from "Living Within", March 2014
We have taken a bit of a battering over this winter but, when in crisis, we Brits are very good at calling for someone to start boiling water. Instead of steaming cups of tea or cleaning up operations, I am thinking bean-feasts and calling for the pulses - bastions of all that is cheap and tasty and good for you. There is much scope from a pulse in terms of versatility and good husbandry and only small amounts of effort involved in the cooking.
Dried bean pulses come in many guises: cannellini; aduki; broad; black or red kidney; garbanzo; green flageolets; butter, or pinto, amongst many others. They require a bit of forethought although not a lot of effort. The night before you want to cook them, they should be washed and soaked in cold water, and, on the day, they will require an hour or so to cook through to tenderness. Once washed and soaked (on a sliding scale from about 8 hours for a bean to nothing at all for some lentils), discard the soaking water, rinse the pulses, and then cover in about twice their volume of clean fresh water and add some aromatics for flavour. There are certain things that will toughen up the outer skins and make beans and lentils harder to cook - salt in the water is one of them, acid is another, so in spite of all those Italian grandmothers and Jamie Oliver telling you to add a tomato to the cooking water, I would leave the tomato until later in the process. Add instead aromatics more appropriate for a light stock. Any or all of: a halved onion; whole garlic cloves; celery; bay leaf; thyme; parsley stalks; carrot; cloves, or peppercorns can be added to the water - then bring the whole, gently, to a boil.
Gently is the watchword of cooking pulses. While boiling point is needed to get the cooking process started, and in the case of kidney beans a 10 minute boil a necessity in cooking out potentially harmful toxins before simmering, with this exception, the more quietly you get there and the more calmly you leave the whole simmering, the more even the resulting pot full of tender pulses. As the beans come to the boil, they will give off a layer of foamy scum at the surface of the water, skim this off (it stops forming after the water is boiling) and when a sure boil is reached, turn the heat right down and put a lid to at least partially cover. Check the beans for tenderness from about 45 minutes onward, and in about 10 minute intervals thereafter, to decide when they are ready. Once cooked (the process will normally take between an hour or two depending on many factors including size and age of the dried bean) the pulses should be left in the cooking water to which salt is now added (a teaspoon or two - or more - as always, seasoning is a personal affair so I will leave exact quantities to you) and the beans allowed to cool; they will take on more flavour as they do so.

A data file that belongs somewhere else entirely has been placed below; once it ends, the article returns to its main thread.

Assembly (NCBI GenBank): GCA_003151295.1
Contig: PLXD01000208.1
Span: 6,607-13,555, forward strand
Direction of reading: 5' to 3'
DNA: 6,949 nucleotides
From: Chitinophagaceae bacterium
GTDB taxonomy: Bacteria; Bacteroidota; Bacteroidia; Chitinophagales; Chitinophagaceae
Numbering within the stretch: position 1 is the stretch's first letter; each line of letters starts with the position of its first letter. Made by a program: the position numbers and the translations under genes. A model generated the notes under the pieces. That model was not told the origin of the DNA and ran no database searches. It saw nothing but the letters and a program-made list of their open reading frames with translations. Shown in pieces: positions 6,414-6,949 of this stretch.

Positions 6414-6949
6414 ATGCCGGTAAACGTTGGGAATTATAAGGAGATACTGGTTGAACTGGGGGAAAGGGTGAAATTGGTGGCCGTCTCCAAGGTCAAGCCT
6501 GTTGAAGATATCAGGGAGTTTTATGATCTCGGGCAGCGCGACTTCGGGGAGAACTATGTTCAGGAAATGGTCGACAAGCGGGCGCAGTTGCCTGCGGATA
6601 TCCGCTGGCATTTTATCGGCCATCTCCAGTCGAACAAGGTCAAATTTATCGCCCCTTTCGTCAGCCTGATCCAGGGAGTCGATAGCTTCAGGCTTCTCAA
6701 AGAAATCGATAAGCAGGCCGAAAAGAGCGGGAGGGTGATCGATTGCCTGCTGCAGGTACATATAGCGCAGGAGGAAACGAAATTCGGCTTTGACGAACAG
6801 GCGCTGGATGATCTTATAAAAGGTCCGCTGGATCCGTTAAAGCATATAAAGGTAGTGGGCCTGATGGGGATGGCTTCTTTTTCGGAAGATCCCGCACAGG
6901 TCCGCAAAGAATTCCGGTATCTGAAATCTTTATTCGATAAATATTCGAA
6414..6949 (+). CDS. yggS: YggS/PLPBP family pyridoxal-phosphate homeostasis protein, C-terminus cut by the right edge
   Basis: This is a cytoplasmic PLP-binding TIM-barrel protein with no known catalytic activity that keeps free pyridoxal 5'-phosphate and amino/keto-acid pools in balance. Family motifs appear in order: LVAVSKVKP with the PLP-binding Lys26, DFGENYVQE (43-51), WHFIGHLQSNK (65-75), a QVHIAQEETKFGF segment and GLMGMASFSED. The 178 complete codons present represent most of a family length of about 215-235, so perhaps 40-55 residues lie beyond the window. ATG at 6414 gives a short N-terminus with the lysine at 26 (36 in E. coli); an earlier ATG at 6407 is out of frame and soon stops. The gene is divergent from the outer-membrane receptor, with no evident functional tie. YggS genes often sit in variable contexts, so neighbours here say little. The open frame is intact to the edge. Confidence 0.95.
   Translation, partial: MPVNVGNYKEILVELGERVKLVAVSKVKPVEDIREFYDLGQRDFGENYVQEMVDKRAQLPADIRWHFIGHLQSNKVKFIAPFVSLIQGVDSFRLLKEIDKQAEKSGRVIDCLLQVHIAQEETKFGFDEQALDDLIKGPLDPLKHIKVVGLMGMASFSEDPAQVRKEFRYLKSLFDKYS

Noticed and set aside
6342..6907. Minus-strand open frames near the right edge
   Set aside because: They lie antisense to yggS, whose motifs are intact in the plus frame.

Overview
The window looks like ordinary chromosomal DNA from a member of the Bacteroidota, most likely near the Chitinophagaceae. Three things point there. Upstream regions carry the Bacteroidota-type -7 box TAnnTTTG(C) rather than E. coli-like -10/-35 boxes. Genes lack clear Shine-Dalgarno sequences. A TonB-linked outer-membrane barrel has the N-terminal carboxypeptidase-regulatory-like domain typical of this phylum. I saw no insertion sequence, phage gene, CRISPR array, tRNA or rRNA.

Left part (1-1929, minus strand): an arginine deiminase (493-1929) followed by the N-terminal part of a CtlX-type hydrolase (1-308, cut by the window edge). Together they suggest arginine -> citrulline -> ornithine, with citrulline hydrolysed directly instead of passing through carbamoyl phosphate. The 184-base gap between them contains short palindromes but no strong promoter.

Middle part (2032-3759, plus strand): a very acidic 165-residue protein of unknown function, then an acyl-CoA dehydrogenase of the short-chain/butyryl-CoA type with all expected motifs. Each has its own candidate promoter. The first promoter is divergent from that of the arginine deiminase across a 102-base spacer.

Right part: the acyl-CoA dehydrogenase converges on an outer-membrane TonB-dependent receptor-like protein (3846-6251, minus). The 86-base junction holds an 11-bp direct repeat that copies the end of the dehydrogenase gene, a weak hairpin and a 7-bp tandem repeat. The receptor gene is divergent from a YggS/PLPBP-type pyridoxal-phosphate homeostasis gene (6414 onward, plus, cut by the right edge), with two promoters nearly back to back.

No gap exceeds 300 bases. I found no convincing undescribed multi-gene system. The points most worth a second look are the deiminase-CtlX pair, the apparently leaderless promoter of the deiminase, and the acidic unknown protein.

When you are ready to serve, drain an appropriate amount of beans from their cooking liquid (from which you have discarded the aromatics) and re-heat in a pan with a dressing of a little butter or olive oil (add a few tablespoons of the cooking water too to help loosen and heat the beans without having to fry them); do taste the beans at this stage and adjust salt and pepper levels as you see fit. Finally, when they are warmed through and ready to hit the plate, you can dress them with some chopped fresh tender herbs to complement whatever else you may be eating (parsley, mint, thyme, chervil …, you get the picture) or with some sautéed chopped tomatoes, and use to accompany or bulk out almost anything. Roast lamb, potatoes, squash, root vegetables, salads, cold cuts, soup - the list is almost as long as your imagination.
You can buy your pulses ready cooked and canned, it is easy and still cheap to use them this way, but nothing beats the flavour of those you have spent a tiny bit of effort on cooking for yourself, and almost nothing could be easier to do.